i have an array with randomly placed numbers from 1 to 1000000 ,there is an integer duplicated in the array what is the easiest , perf. efficient way to find that value

Hi,

I have been recently asked a question by someone and it drove me crazy as i could not give an efficient answer to a question.

so the trick is; there is an array with numbers  placed from 1 to 1 million randomly but one of the integers inside the array has been duplicated and i need to find this value in the most efficient way. what could this be?

Obvious answer is to get the first value of the array and compare this with the rest and then move to the next one etc.. but this is not what is wanted, there needs to be a way to very efficiently retrieve this but how?

could you help me on this puzzle like algorithm question? thanks
nicedoneAsked:
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ozoCommented:
If the array contains 1000001 entries, with one each of all integer values from 1 to 1000000, except for one value that is duplicated, then you can take the sum of all elements and subtract 500000500000
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Dave BaldwinFixer of ProblemsCommented:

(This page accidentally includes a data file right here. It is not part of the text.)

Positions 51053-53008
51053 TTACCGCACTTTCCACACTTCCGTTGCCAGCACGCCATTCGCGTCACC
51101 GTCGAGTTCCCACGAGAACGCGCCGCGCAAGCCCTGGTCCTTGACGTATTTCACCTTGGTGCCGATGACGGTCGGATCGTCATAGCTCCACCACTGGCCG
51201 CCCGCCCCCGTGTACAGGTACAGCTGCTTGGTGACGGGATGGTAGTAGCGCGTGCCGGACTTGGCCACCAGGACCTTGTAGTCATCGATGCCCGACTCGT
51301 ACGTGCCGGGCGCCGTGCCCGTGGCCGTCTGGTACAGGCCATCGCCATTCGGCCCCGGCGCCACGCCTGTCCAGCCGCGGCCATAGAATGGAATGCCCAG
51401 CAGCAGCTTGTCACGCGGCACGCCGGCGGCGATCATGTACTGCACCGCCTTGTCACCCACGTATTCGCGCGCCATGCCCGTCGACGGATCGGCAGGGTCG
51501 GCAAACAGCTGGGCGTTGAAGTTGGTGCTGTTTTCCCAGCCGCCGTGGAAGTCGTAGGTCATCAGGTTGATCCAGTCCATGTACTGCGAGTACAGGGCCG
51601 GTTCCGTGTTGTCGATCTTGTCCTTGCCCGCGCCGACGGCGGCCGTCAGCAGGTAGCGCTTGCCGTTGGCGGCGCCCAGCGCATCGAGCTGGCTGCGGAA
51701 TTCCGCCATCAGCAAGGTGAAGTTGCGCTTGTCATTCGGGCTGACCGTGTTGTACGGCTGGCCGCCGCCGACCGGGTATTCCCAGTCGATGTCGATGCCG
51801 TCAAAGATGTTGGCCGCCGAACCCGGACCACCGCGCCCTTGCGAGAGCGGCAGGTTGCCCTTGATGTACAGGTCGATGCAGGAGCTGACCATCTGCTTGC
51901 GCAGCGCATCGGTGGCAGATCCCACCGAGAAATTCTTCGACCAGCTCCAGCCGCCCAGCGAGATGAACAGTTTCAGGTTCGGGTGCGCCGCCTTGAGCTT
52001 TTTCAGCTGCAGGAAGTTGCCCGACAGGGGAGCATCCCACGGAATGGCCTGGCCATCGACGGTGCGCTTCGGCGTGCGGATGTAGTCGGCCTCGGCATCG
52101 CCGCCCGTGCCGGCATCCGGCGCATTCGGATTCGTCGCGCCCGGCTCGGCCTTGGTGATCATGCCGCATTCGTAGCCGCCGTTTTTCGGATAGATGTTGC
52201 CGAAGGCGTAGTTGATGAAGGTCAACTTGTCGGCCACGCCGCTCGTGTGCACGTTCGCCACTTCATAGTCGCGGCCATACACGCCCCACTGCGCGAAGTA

In databases, the 'standard' method is to sort the rows on the field you want to find the duplicates in.  Then duplicates will be in consecutive rows.  If you can sort the array, you can look for the occurrence of the same value in two consecutive positions.  I don't know C# but PHP has an array_sort function that I can use.  Sort functions are usually much more efficient than going thru the array and making comparisons to each and every element.  Then I can use 'foreach' to go thru the sorted array to find items that are duplicated.
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ozoCommented:
If the array can contain some missing values as well as a duplicate value, then you might use a hash table or a bit vector to record numbers that you have seen and detect a duplicate when you find a number you have seen before
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phoffricCommented:
You could have a bit array of 1 million bits. As you go through each integer value in the array, you see if the corresponding bit in the array has been set. If it has, then you now know the index in the array where the duplicate value has occurred and you know the value. If the bit is not set, then set it.

For a faster routine, and for only 8 times the cost in memory resources, you could change the bit array into a 1 million byte array and 0 means not yet found, and 1 means, the number is already found.
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Michael FowlerSolutions ConsultantCommented: